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Sir William Lambert Dobson KCMG (24 April 1833 – 17 March 1898) was a politician and Chief Justice of Tasmania, (Australia).


Early life

Dobson was born at Carr Hill, Gateshead, Durham, England, the elder son of John Dobson, a solicitor at Gateshead, and his first wife Mary Ann, née Atkinson (1811-1837). William arrived in Van Diemen's Land (now Tasmania) with his parents on 16 July 1834, and was educated at Christ College and The Hutchins School at Hobart. After leaving school Dobson spent 18 months in the public service, returned to England, and entered at the Middle Temple. At the Inns of Court examination held in June 1856 Dobson took first place and was admitted to the bar on 6 June 1856.


Dobson returned to Tasmania at the end of 1856 and was admitted to practise as a barrister on 22 January 1857. In 1859 Dobson was appointed crown solicitor. Dobson was elected a member of the house of assembly for Hobart, and on 6 February 1861 became attorney-general in the second William Weston ministry, continued in this position when the ministry was reconstituted under Thomas Chapman, and remained in office until January 1863. Dobson represented Campbell Town 1864-70. When James Whyte became premier, Dobson was elected leader of the opposition, on 24 November 1866 became attorney-general again under Sir Richard Dry, holding the same position in the succeeding James Wilson ministry (after Dry's death) from 4 August 1869 to 5 February 1870. Dobson was then appointed a puisne judge in the Supreme Court of Tasmania, at just 36 years of age. In 1884 he was acting chief justice, and on 2 February 1885 became chief justice. He held this position until his death on 17 March 1898. Dobson acted as deputy-governor in 1884, 1886-87 and 1892-93.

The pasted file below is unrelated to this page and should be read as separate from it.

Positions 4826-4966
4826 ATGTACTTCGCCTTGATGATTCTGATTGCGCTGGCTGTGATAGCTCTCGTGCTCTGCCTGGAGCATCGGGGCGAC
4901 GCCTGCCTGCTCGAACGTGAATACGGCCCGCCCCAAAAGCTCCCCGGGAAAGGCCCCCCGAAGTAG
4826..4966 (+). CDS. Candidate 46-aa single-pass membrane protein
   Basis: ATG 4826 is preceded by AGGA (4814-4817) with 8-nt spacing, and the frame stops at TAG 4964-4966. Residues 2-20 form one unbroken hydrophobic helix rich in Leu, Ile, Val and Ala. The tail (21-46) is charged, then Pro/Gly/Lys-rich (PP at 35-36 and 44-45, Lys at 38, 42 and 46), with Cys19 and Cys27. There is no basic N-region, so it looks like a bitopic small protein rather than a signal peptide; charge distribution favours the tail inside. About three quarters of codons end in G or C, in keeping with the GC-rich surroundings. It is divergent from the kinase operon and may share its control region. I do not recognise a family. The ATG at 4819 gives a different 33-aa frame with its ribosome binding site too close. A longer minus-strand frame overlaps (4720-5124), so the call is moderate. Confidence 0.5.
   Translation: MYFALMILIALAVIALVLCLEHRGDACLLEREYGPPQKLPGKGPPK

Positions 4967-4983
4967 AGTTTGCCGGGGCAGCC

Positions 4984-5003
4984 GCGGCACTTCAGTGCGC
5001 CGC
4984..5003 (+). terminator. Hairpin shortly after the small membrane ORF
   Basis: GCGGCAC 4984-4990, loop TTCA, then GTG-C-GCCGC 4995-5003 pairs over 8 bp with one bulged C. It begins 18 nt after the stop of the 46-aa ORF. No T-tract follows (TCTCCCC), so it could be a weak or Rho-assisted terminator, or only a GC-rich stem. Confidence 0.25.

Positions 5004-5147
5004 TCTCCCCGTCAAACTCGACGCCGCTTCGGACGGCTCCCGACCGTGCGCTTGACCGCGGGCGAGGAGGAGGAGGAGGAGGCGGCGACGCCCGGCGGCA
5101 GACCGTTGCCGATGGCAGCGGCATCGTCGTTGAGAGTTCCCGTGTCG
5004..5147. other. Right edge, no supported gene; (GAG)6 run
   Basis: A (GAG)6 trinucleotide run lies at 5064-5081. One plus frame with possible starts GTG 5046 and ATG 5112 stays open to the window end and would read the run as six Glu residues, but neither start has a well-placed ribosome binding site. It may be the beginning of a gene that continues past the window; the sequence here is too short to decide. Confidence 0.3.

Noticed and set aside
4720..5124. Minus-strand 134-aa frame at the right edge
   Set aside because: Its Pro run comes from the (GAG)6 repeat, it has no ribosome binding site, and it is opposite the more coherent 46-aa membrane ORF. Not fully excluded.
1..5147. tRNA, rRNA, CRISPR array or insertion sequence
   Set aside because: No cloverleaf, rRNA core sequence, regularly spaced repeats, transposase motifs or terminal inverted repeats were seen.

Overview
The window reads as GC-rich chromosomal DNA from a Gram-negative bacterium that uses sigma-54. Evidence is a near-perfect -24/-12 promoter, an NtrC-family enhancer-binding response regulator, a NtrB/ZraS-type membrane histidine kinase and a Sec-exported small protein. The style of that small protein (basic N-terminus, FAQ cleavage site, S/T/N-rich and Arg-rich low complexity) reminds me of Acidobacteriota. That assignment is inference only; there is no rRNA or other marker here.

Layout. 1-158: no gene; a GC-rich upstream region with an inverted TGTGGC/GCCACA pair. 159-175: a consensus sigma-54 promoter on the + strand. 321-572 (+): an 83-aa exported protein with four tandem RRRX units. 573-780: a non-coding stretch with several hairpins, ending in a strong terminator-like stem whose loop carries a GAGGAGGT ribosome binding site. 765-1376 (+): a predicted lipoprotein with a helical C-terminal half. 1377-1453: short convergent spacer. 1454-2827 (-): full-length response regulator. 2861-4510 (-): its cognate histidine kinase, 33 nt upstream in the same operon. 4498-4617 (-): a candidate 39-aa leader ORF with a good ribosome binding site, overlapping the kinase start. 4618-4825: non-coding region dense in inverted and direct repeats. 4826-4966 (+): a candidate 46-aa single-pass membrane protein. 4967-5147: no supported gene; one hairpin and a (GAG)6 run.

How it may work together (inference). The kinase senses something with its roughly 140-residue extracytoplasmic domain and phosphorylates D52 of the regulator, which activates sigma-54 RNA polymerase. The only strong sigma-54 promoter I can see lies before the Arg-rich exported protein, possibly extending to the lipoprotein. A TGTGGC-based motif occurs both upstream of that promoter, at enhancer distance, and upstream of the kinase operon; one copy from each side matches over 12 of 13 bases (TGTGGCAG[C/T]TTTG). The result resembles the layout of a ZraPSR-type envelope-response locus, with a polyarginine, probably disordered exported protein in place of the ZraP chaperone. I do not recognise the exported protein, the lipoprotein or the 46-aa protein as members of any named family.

Dobson was chancellor of the university, president of the leading sporting bodies, vice-president of the Royal Society of Tasmania and the Art Society of Tasmania, and trustee of the Tasmanian museum, art gallery and botanical gardens. On 17 March 1859 Dobson married Fanny Louisa Browne (died 1935), daughter of Rev. William Henry Browne the archdeacon of Launceston, who survived him with a son and three daughters. Dobson was knighted in 1886 by Queen Victoria on a visit to London and appointed K.C.M.G. in 1897.

Dobson was a member of the Linnean Society, and much interested in botany and higher education generally. As a member of parliament he brought in the act which made education compulsory, and he was also responsible for the act abolishing imprisonment for debt. Although not giving the impression of being a brilliant lawyer, he was an exceedingly sound one; it has been stated that during his judicial career he never had a decision reversed by a higher court.


One of Dobson's brothers was Henry Dobson, a premier of Tasmania. Another brother, Frank Stanley Dobson (1835-95) was a solicitor-general in Victoria 1881 to 1883. A third brother, Alfred Dobson (1848-1908), was born at Hobart was attorney-general in the first Philip Fysh ministry from 1877–78, leader of the opposition 1883–84, and speaker of the house from July 1885–87.




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